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Conference paper Conference paper Leiden University catalogue Leiden University catalogue WorldCat catalogue WorldCat
Title:Narrating the Nile: politics, cultures, identities
Editors:Gershoni, IsraelISNI
Hatina, MeirISNI
City of publisher:Boulder, CO
Publisher:Lynne Rienner Publishers
Geographic terms:Nile River
political conditions
international relations
social conditions
water management
festschrifts (form)
conference papers (form)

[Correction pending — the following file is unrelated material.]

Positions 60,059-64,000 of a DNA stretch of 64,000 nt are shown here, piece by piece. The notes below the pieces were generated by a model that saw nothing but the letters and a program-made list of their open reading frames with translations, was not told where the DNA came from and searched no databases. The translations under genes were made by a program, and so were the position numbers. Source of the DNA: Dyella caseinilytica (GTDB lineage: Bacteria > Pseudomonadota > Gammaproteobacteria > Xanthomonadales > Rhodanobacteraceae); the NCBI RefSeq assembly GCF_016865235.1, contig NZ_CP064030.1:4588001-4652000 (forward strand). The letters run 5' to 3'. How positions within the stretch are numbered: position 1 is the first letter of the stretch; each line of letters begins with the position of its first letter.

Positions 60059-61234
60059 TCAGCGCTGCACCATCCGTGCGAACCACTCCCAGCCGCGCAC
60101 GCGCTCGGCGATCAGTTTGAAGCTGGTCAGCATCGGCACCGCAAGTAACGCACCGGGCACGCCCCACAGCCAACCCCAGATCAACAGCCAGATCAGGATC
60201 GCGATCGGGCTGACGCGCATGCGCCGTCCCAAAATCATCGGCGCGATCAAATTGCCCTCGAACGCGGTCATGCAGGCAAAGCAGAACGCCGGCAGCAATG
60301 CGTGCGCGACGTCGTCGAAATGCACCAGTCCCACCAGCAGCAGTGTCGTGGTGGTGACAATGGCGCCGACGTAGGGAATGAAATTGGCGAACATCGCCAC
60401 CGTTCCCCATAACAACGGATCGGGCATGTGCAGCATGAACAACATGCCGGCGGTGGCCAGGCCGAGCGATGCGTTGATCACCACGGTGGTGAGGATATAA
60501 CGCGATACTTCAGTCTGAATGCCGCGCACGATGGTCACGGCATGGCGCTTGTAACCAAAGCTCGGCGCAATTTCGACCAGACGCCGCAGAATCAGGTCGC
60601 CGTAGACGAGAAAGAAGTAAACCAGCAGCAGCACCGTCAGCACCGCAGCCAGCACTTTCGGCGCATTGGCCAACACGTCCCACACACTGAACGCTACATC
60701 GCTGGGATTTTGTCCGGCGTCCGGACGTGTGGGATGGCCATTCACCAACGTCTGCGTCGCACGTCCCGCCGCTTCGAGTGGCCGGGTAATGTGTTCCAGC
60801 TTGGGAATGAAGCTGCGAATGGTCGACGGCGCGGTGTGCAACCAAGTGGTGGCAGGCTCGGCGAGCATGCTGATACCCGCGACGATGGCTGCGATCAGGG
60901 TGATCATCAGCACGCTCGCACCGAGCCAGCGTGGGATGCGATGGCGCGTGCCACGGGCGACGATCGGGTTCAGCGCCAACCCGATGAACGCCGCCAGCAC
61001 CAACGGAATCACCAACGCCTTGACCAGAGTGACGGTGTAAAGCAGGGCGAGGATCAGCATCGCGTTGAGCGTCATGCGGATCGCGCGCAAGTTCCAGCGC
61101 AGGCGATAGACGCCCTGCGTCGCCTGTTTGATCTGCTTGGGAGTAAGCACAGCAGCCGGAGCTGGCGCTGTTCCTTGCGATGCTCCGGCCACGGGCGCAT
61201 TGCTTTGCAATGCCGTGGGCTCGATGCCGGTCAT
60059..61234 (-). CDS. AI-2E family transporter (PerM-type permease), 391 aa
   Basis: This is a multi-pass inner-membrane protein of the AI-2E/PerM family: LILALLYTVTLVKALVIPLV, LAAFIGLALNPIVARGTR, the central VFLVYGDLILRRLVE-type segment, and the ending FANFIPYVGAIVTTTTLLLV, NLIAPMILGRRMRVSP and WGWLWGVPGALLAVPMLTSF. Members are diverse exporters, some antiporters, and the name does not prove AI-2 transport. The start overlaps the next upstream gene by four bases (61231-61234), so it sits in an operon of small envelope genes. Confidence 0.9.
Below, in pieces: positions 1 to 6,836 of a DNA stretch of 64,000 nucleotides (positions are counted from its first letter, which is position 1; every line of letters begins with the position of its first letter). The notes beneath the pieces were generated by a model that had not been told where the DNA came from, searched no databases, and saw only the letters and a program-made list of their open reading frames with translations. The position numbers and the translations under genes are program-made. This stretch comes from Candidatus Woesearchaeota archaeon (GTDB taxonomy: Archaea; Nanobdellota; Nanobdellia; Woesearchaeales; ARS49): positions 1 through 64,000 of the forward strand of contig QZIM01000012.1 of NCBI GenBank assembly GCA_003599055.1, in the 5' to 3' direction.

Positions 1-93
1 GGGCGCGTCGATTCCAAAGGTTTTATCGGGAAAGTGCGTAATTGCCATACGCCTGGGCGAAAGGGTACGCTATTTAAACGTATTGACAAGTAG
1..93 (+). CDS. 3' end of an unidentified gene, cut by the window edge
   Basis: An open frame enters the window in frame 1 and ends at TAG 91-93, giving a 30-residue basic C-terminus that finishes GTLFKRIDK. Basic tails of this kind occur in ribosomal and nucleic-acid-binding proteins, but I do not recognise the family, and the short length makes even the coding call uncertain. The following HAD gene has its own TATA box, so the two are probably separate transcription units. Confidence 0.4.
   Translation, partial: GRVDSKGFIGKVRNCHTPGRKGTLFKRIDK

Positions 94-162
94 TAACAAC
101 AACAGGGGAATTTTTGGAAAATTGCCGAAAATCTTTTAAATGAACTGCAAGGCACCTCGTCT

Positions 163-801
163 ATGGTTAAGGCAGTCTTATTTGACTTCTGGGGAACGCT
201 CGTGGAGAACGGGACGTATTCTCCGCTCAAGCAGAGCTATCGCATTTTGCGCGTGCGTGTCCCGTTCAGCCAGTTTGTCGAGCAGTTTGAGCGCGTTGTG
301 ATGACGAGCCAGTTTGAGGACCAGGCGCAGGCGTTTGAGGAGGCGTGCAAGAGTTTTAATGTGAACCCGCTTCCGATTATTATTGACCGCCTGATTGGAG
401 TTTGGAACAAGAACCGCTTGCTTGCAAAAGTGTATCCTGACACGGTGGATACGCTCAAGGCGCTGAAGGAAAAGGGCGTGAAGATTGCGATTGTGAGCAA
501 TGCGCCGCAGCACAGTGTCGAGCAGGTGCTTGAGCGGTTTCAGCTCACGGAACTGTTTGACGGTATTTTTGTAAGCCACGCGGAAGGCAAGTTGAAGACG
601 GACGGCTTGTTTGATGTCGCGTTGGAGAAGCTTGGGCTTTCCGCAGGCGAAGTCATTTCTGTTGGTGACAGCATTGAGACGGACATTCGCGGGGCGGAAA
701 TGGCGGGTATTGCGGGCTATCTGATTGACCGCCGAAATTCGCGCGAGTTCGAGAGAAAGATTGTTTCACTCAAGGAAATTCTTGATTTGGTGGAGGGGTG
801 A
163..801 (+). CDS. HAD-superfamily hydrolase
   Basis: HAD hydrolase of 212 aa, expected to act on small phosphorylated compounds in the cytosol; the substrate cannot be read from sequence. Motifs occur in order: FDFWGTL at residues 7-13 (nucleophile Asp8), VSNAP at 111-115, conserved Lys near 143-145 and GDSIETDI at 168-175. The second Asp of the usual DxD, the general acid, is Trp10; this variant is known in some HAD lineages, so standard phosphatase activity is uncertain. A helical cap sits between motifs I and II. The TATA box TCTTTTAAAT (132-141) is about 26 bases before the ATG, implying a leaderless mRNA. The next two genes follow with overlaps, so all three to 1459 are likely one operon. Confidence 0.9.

Abstract:This volume in honour of Prof. Haggai Erlich on the occasion of his retirement from Tel Aviv University was conceived at a workshop organized in Tel Aviv (Israel) in 2006. It offers a collection of studies that focus on the major Nile countries - Egypt, Sudan and Ethiopia -, not only as separate entities, but also from a transnational perspective, elaborating on such questions as 'what are the relations between land and water and the human experiences that evolved in the Nile region?'. Within the common framework of the Nile Valley, the authors explore a variety of cultures, voices and narratives. They look into economic, social and political issues, but also investigate ideological and cultural developments as reflected in literature and the arts. Contributions: Introduction (Israel Gershoni and Meir Hatina). Part 1: Egypt and Ethiopia: history and remembering history. The closest Egyptian-Ethiopian relationship: the Mamluk Sultanate (Michael Winter); Found in translation: the Egyptian impact on Ethiopian Christian literature (Steven Kaplan); Politics of memory: Ahmad?Urabi's account of the war in Ethiopia, 1876 (Meir Hatina). Part 2: Egypt and Sudan: unity and national self-determination. Swimming against the nationals current: the Egyptian communists and the unity of the Nile Valley (Rami Ginat); US policy toward the unity of the Nile Valley, 1945 - 1952 (John Voll). Part 3. The Nile Valley and collective identities. At the banks of the Euphrates and Tigris: Egyptian intellectuals in Iraq, 1919-1939 (Orit Baskin); River blindness: black and white identity in early Nasserist cinema (Joel Gordon); Umm Khulthum at the American University in Cairo: a study in the clash of Christianities (Heather J. Sharkey). Part 4. Egypt, Ethiopia, and Sudan: dissonance and rapprochement. Managing the water of the Nile: basis for cooperation? (Robert Collins); Ethiopia and Sudan: conflict and cooperation in the Nile Valley (David H. Shinn). Part 5. Conclusion. Narrating the Nile (Meir Hatina and Israel Gershoni). [ASC Leiden abstract]